And you wouldn’t run 300 meter spans without a form of isolation on your comm lines.
        Otherwise you would have put more than TVS diodes on your comm lines.

        I can forgive the HaD content mill for pushing more blogspam, but you sir have more responsibility.
        I strongly recommend redesigning your approach before you unleash your kickstarter on unsuspecting people.
        Or you’re just another software guy designing from datasheets.

  4. People are using WiFi for a reason. It’s wireless. No one wants to bother with using cables for each node.
    Wouldnt a 2.4Ghz radio without all the WiFi stack be better for battery operated IoT devices?

    1. You can make some fine IoT projects with some WiFi chips and batteries, and if that works for your application that’s great.

      But the reality is that, a straightforward ESP8266 WiFi application will only last a few days on a few AAA batteries. You may extend that substantially by using some software tricks (sleep modes) but it does not suit all applications, especially those that require instant response. If your nodes are enclosed in boxes on rooftops or in the back of a garden, changing batteries will become a royal pain. If, for example, your nodes power the valves of your garden watering system, each requiring 300mA to open, your battery budget will look even worse, even if you have fine-tuned your microcontroller power budget. (As a side note, Zigbee or Lora are probably much better for power sensitive applications.)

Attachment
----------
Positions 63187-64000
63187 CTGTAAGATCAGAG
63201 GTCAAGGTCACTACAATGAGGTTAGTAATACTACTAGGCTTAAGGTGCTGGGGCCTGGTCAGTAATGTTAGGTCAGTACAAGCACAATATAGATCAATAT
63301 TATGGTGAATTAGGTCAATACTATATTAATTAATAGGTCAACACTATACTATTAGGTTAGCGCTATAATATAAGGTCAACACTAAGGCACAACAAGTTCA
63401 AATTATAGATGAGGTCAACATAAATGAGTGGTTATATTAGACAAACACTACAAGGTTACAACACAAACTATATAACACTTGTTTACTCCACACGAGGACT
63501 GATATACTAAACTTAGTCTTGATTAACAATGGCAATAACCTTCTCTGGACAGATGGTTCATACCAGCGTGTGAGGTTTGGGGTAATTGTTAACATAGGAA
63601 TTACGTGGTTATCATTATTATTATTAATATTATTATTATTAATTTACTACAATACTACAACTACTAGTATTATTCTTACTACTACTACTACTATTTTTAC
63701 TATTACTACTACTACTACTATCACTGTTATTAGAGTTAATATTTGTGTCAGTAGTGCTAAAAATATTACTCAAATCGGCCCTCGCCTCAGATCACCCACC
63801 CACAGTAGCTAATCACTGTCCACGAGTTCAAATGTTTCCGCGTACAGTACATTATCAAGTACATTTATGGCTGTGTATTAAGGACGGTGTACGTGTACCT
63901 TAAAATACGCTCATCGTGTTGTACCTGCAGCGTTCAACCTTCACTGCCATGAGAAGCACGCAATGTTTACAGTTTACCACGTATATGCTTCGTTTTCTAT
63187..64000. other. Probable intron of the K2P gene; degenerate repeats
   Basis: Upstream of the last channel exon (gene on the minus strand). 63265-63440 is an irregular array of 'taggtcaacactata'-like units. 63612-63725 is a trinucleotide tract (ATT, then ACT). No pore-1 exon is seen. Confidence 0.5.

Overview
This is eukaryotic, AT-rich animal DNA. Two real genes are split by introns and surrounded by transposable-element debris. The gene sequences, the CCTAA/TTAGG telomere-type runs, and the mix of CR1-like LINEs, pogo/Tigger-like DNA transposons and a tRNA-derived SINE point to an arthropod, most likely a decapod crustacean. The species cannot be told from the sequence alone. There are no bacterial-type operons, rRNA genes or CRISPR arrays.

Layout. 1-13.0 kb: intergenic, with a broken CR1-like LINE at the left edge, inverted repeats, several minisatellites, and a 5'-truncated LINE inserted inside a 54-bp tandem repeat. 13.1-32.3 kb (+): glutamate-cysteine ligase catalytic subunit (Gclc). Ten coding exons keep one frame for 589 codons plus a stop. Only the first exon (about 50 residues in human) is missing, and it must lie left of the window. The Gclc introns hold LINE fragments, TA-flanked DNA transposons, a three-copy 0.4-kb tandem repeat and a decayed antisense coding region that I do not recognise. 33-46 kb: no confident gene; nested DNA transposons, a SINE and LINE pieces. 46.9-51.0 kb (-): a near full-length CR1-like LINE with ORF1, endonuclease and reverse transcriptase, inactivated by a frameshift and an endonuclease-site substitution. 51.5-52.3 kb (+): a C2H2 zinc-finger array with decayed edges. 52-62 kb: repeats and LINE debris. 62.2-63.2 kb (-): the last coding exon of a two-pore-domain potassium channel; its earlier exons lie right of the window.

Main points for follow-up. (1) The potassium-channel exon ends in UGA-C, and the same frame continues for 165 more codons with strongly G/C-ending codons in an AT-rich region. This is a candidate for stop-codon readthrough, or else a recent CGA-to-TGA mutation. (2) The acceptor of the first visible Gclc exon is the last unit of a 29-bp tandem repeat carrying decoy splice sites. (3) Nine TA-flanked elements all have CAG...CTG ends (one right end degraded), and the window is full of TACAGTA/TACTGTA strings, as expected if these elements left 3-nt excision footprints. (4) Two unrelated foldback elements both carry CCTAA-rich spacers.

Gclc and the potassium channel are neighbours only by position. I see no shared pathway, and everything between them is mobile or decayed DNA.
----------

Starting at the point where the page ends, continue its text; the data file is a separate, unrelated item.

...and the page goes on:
Next, you might discover that your WiFi network does not always extend where your nodes need to be, buried in a box in the garden, or behind a drywall near your central heating system, for example. You might discover that your network comes to a standstill for a few seconds every morning when your neighbour switches on his cheap microwave oven. And that may or may not be an issue depending on your application.

      By no means, does NoCAN claim to be better than WiFi. NoCAN aims to address all these cases, where wireless/battery solutions just don’t cut it. It does that, while offering extreme ease of use, and plenty of interfacing options (REST, MQTT, blynk, etc.).

      1. I think you’ve put together a fine solution. People will argue the technical points, and that’s fine, but you’ve packaged something together and done a nice job of documenting it. Kudos for that! I don’t suppose it will make you wealthy, but you’ve got my respect.